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Community National Bank Of The Lakeway Area Is Focused On Getting
Back To The Old Way Of Banking - Being Local And Friendly
Community National Bank of the Lakeway Area
225 West First North Street
Morristown, TN 37814
Samuel F. Grigsby, Jr.
Chief Executive Officer
Interview conducted by:
Lynn Fosse, Senior Editor
Published October 12, 2007
National Bank of the Lakeway Area is a national bank headquartered in Morristown,
Tennessee, that opened for business on April 9, 2003, with a branch in Jefferson City,
fifteen miles south of Morristown. Community National Bank is one of the four
independent banks headquartered in the Morristown Metropolitan Statistical Area.
CEOCFO: Mr. Grigsby, what was the vision when Community
National Bank was started and how has that developed?
Mr. Grigsby: I was CEO of one of the community
banks under the Union Planters family. They started to consolidate all of their functions
and banking became impersonal. Our group, several of us from Union Planters decided we
wanted to start a new community bank. We resigned from there and chartered a national bank
and started that five years ago. We just wanted to be a local, friendly, back to the old
way of banking kind of bank and that is what we have done.
CEOCFO: What is back to the old
Mr. Grigsby: It is person-to-person. When you
call us, a person answers the phone, when you come in the door you are greeted with a warm
friendly smile. We have the electronic stuff if you want to do electronic banking. We
think there is a niche for the person-to-person banking that maybe is lost in the bigger
CEOCFO: What is the economy in
the area you service?
Mr. Grigsby: We have a very active Chamber of
Commerce. We have thirteen foreign companies that have industries here in Morristown,
Tennessee. Most of them are automobile components and we are close to interstate network,
so we can be in Detroit in four to five hours and we can be in west Tennessee and Kentucky
where a lot of automobiles are now manufactured. Our economy has been good. Morristown
used to be a furniture town, and you know what happened to the furniture industry, it has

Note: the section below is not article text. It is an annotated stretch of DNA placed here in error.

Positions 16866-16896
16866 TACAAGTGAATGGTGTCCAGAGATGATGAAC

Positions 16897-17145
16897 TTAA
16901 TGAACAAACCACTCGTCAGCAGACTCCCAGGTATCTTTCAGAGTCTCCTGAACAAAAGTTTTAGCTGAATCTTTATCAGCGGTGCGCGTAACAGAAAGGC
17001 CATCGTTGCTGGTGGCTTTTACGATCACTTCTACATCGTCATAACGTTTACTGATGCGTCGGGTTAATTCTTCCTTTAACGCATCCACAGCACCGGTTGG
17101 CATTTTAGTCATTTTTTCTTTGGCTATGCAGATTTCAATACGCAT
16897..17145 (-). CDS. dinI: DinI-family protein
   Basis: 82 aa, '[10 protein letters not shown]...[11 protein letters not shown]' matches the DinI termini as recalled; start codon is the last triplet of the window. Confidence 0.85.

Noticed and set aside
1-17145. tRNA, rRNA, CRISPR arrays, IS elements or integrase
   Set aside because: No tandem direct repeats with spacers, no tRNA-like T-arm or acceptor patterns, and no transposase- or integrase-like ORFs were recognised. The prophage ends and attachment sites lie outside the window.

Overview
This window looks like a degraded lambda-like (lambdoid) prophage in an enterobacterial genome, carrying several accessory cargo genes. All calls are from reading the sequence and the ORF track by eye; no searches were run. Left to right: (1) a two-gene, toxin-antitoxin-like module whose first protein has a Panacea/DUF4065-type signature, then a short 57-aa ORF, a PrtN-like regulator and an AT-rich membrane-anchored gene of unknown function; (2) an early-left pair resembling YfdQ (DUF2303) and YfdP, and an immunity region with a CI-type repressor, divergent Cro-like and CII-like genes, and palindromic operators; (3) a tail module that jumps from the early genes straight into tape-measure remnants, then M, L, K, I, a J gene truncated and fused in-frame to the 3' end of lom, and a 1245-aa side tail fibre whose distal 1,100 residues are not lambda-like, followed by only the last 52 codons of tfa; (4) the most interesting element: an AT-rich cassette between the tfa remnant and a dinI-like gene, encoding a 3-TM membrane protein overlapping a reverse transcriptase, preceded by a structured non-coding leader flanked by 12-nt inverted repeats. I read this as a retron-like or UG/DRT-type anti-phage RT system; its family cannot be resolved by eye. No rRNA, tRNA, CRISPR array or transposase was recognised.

mostly gone to the Far East, so we have converted to other things and we are very
diversified. The economy has been really good, our loan growth has been tremendous. Up
until a couple of weeks ago the housing market was good. I really do not think we have a
housing crisis here. I think we were influenced by just the news and what the media had to
say about the housing crunch. A lot of our people that we sold loans to are now pulling
back and we have lot of product on the market now. Housing sales have slowed down
dramatically, but as far as our commercial and small business we are still growing and
CEOCFO: Is real estate a big
part of the business for the bank?
Mr. Grigsby: It is. When real estate is
involved, we try to get other collateral but real estate is a big part. We have not
experienced that boon that Florida has experienced; that real inflationary boon in prices.
We have been just slow and steady. We have a lot of people moving here because of the
hurricanes in Florida about three years ago. That bad year, we had a lot of people moving
back from Florida to Tennessee. What attracts them here is the lake system, there are a
lot of lakes here and they are building homes on the lakes. We have people moving here
because the cost of living is a lot cheaper than in the north and they do not want to go
to the bad weather. We have a lot of things going for us here; we have the beautiful
mountains here which attract a lot of older folks.
CEOCFO: Who is your typical
Mr. Grigsby: Because of what I just said, one of
our major customers bases are the sixty and older group. We built this bank around small
businesses, that is what Morristown is, and we are mainly a commercial bank, commercial
loans, and commercial real estate loans. We do make several home loans, but we sell those
off because those are long-term fixed rate loans; we sell those in the secondary market.
Our number-one is small business and number-two is older people which bring a lot of cash
and a lot of deposits that would turn around and be loaned out on the commercial
CEOCFO: How do you reach
Mr. Grigsby: Word of mouth. We spend a lot for